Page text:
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Guide to Choosing a Speedsolving Method

Choosing a Speedcubing Method

This guide will continue to be updated with more methods and in future hopefully link through to pages with more detailed explanations and analysis of the methods, if you have any questions or suggestions message Alpha Cuber (me) on our discord server. You can also click on the method name link to show some good resources for the method.

Due to the Immense complexity of the cube there are a large number of different methods that can be used to solve it. Obviously not all of these are good and not all are achievable by humans, but there are a variety of methods used by top cubers to solve the cube and it can be hard to decide which one to use. That is what this guide is for. I highly recommend you at least try CFOP, ZZ and Roux as they are all good methods, which have been proven at the top level of Speedcubing and will suit different people. Although this guide is long I think the help it will give you to choose a method is vital for any cuber looking to move on from the beginners method.

The big 4:

CFOP (also known as Fridrich)

CFOP is the most popular 3x3 speedsolving method and was used to set the current 3x3 and one handed WR singles and averages. It has also been the dominant method in Speedcubing for the last 15 years. It is more algorithm based than most methods and has less intuitive elements than other methods, which allow the solver to turn extremely fast - the worlds best can have an average turning speed in a solve of over 10 Turns Per Second (TPS). It has been developed far more than any other method, so there are lots of resources for learning techniques and lots of techniques for you to learn. This means that there is a clear improvement path and the structured process of the method leads to the possibility of fast improvement to a very high level, as it is not necessary for the solver to develop new techniques as pretty much everything needed to be world class can be learned from tutorials online. The problem is that cfop is less efficient than other methods (average move count of about 55 for top solvers) and this means you have to turn considerably faster to get the same times. You also have to learn more algorithms and techniques to try and reduce the move count and make it more competitive with other methods (the base method uses 78 algorithms and top solvers often learn hundreds more) and the extra moves along with more rotations than any other method result in it being worse for OH. On the other hand it has the best big cube variation (Yau) and currently all top solvers for big cubes use CFOP.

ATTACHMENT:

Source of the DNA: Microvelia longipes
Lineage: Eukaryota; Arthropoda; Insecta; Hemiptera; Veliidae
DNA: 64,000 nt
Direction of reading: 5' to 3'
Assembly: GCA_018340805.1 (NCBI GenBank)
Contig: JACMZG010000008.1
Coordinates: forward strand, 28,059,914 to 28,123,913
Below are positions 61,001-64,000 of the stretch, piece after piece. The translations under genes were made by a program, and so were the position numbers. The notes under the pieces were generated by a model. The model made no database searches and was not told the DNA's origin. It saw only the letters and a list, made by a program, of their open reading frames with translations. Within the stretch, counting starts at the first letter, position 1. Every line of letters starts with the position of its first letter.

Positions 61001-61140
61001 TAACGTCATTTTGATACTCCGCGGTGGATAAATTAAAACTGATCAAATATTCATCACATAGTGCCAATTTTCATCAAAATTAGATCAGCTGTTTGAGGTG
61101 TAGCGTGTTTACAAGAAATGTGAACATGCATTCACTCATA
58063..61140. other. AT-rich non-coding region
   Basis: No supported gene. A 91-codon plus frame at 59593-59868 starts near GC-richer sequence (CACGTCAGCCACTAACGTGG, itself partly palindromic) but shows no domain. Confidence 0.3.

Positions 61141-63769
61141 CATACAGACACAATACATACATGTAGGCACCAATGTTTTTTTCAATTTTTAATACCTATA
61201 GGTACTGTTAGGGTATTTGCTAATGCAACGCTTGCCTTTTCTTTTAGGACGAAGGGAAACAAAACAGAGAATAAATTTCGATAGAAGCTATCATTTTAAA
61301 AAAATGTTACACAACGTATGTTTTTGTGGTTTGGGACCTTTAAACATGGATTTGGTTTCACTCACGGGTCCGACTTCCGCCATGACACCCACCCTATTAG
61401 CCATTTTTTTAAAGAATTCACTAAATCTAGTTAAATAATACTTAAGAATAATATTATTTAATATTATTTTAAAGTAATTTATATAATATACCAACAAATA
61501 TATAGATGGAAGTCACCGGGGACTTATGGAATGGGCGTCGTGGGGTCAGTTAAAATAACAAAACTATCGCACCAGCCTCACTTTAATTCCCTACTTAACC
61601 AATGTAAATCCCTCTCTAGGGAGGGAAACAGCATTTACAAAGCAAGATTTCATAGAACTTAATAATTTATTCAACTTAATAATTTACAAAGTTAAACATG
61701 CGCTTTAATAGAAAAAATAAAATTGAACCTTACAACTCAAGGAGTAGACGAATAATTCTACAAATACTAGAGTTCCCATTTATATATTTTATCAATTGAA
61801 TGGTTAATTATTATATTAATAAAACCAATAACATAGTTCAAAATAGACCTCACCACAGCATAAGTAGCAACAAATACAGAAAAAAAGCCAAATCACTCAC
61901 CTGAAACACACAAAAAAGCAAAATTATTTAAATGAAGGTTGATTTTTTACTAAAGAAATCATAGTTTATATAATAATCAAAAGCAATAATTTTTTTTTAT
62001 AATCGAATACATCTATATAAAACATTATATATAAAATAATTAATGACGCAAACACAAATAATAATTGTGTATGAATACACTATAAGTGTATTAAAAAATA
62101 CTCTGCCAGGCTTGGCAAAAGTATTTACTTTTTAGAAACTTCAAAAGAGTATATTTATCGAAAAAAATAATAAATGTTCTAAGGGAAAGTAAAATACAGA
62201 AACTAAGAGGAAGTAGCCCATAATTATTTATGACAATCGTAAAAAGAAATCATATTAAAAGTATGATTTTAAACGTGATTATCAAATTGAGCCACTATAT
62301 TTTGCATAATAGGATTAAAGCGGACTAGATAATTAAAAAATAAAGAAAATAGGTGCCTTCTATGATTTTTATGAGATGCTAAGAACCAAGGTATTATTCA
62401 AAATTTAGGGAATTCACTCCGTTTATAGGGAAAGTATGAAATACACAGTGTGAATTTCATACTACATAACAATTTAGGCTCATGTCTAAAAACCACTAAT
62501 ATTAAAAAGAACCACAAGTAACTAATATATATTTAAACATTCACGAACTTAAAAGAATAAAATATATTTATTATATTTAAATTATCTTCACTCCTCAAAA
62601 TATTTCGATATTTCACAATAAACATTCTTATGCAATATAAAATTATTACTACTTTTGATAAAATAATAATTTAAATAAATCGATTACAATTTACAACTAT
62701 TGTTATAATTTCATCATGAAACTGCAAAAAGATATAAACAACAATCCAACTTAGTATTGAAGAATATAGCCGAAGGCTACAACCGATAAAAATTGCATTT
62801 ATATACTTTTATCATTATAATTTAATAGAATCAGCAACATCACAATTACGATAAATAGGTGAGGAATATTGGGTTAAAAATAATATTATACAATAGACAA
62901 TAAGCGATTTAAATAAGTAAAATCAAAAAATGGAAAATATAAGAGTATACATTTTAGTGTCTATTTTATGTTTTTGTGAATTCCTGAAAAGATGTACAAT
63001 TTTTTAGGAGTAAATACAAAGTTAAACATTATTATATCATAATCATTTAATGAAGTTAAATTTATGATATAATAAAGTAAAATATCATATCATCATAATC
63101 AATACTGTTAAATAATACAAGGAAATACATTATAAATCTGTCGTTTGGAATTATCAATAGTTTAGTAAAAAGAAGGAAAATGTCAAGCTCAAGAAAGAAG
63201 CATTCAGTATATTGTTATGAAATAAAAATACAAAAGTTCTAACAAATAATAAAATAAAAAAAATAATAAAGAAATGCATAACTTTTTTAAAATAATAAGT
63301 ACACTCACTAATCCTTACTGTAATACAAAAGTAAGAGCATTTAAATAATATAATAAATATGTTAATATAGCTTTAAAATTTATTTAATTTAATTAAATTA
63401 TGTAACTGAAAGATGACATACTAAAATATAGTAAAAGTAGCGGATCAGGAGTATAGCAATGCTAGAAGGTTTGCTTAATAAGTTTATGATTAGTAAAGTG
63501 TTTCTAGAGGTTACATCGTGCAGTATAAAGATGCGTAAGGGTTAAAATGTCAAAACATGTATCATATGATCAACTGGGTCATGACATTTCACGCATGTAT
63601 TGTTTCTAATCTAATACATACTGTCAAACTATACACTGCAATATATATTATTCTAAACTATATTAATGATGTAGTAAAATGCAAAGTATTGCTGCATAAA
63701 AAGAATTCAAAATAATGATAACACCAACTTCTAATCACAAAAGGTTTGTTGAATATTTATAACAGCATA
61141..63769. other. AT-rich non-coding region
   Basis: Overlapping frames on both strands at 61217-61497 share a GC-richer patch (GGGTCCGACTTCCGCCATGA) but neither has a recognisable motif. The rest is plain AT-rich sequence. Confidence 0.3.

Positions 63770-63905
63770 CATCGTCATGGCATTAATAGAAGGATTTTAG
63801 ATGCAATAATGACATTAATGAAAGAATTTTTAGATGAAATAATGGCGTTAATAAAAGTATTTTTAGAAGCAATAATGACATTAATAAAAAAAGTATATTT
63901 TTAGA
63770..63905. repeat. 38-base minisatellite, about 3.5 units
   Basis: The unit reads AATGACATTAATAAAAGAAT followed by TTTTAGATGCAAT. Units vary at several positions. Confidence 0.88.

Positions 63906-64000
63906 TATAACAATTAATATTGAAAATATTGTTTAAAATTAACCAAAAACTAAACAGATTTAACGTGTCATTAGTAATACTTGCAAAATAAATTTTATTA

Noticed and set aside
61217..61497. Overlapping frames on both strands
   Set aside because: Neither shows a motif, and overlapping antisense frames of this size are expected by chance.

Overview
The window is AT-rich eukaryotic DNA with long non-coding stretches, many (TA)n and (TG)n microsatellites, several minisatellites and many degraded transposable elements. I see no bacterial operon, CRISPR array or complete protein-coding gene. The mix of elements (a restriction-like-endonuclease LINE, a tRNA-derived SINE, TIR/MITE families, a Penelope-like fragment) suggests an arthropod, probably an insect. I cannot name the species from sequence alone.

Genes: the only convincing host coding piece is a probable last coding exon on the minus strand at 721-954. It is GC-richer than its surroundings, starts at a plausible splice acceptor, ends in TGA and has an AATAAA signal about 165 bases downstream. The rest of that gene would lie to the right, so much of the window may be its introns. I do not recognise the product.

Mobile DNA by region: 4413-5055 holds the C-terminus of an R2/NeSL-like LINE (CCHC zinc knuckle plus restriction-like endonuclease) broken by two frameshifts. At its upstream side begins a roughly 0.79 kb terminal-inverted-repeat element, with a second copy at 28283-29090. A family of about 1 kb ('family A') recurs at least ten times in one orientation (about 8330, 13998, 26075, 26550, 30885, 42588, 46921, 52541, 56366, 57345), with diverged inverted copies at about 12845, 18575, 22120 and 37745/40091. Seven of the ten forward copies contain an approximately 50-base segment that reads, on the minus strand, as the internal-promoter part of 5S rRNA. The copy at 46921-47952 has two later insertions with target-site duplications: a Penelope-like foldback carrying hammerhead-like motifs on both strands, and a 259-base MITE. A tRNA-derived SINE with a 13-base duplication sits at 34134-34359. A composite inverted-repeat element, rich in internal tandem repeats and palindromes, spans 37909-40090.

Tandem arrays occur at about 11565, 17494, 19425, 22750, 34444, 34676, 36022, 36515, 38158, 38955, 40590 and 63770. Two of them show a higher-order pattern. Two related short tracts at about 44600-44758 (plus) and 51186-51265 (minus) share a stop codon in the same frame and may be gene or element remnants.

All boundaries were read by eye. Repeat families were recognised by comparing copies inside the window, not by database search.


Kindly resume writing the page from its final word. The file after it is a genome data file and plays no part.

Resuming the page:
Roux is the second most popular method and is widely accepted to be the best for One handed solving. It is very efficient (average move count of ~45), is rotationless and primarily uses RrUM after the first step which leads to very ergonomic solves. On the other hand it is block building based and is highly intuitive which means you have to think more during solves, and this makes it harder to turn fast. It finishes the solve with MU moves which can be done very fast and you only need to learn 42 algorithms to be fast (much less than the other methods in the big 4) with the method but this causes the problem that there is not always a clear path for improvement. Last year (2019) Sean Patrick Villanueva used Roux to become the 3rd ever person to get a sub 6 official average in 3x3 and he also managed to place 2nd at the world championships, despite immense pressure and it being his first ever major championship. It has also been very effective at the top levels of OH with Kian Mansour, Iuri Grangeiro and Tudor Lin all using it to get top in the top 10 of the world for OH average and Kian Mansour is currently the only person ever to average under 9 seconds at home in OH. The largest problem with Roux currently is that there is no good big cube variation with the most popular one (Meyer) being extremely unproven at the top levels of Speedcubing and is generally considered worse than the CFOP equivalent (Yau).